Useful things to know and think about for Language Policy

Schiffman's 'Laws' of Language Policy

  1. There is no such thing as 'no language policy' . If there doesn't seem to be an explicit language policy, the policy is implicit, covert, de facto, unwritten, customary, laissez-faire.

  2. Language policies, however explicit, are typically underspecified. That is, no matter how specific they are, they are never explicit enough to cover all contingencies. (See 'unintended consequences', below).

  3. Implementation. When language polices fail (or get into trouble), it is typically when it comes to implementation of the policy. Language policy planners typically fail to anticipate all the ramifications of implementation (costs, time, follow-up, cultural factors, demographic changes) and often act as if vaguely-worded policies, guided by a lot of wishful thinking, will somehow take care of themselves. They thus fail to deal with unintended consequences or unanticipated developments, or factors beyond their control. Language policies are (as someone put it in reference to other kinds of policies) not self-implementing. Another way of putting it is (as someone said) "Hope is not a policy." (More on the problems of implementation here.)

  4. Costs: Language policies have a cost, whether this be the financial costs of implementation, training of teachers, publication of teaching materials, verification and enforcement of the policy, testing, etc., or the typically unreckoned human costs (confusion, wasted human resources, inconvenience, suffering, alienation...). Polities often fail to balance costs with benefits, or they ignore certain costs or certain benefits. And they also often fail to follow through the entire calendar of implementation, budgeting for costs 5 or 10 years in the future. Or, regimes change, priorities change, and the commitment to paying for the costs fizzles.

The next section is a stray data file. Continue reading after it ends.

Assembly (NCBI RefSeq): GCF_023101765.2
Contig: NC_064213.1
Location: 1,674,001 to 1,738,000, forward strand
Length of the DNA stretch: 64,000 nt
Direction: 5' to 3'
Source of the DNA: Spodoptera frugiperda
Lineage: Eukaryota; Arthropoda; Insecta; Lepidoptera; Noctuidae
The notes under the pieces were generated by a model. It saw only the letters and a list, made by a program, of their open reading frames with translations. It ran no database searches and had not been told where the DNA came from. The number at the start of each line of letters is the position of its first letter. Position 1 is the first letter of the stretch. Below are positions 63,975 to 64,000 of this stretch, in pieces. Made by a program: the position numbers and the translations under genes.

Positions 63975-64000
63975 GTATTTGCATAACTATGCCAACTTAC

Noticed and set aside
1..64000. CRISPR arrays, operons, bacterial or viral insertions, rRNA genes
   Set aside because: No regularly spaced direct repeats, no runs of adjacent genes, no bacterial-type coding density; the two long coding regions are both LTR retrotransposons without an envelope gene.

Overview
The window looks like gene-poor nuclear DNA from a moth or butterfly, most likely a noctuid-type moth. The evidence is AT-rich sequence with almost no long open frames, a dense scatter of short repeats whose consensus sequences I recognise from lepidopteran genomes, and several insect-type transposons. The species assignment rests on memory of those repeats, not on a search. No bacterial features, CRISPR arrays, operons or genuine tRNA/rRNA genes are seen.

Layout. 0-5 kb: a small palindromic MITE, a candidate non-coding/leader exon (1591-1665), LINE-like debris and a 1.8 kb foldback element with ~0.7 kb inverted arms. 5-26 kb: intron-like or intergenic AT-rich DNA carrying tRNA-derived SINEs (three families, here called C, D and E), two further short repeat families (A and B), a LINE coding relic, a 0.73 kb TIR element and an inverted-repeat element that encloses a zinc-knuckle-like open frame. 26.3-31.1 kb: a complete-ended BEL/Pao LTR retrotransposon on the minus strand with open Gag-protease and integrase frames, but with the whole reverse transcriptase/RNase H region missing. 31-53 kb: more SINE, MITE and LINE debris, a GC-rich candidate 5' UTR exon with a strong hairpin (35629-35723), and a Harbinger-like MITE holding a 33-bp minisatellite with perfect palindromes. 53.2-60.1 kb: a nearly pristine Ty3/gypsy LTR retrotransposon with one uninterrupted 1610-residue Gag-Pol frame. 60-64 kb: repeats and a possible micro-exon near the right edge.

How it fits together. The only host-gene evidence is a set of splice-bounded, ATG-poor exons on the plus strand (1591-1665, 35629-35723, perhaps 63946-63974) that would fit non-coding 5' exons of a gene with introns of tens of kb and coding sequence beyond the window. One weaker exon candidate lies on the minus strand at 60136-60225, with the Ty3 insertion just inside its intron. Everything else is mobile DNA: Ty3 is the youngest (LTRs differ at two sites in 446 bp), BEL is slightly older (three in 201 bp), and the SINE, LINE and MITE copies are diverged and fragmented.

5. Self-implementing and Self-Perpetuating Policies. Policy planners tend to think a policy can be developed, set in stone, enshrined in law, and that the issue is then solved once and for all. (I.e., they act as if they are self-implementing, and in perpetuity.) Retrospectively, people act as if policies developed years or centuries ago will remain valid, and must be treated as if still valid (even if conditions have changed.) They fail to see the evolutionary aspects of policy, and that policies (like regimes, like populations, like attitudes), typically evolve and change (or that if they fail to evolve, that they will fail). We might refer to this (borrowing a term from discussions of our Supreme Court) as "strict constructionism." (By this way of thinking, the abolition of slavery was not part of the original intent of those who wrote the US Constitution, so we should still be maintaining it, despite amendments to the constitution since then.)

Harold F. Schiffman,, last modified Jan. 12, 2006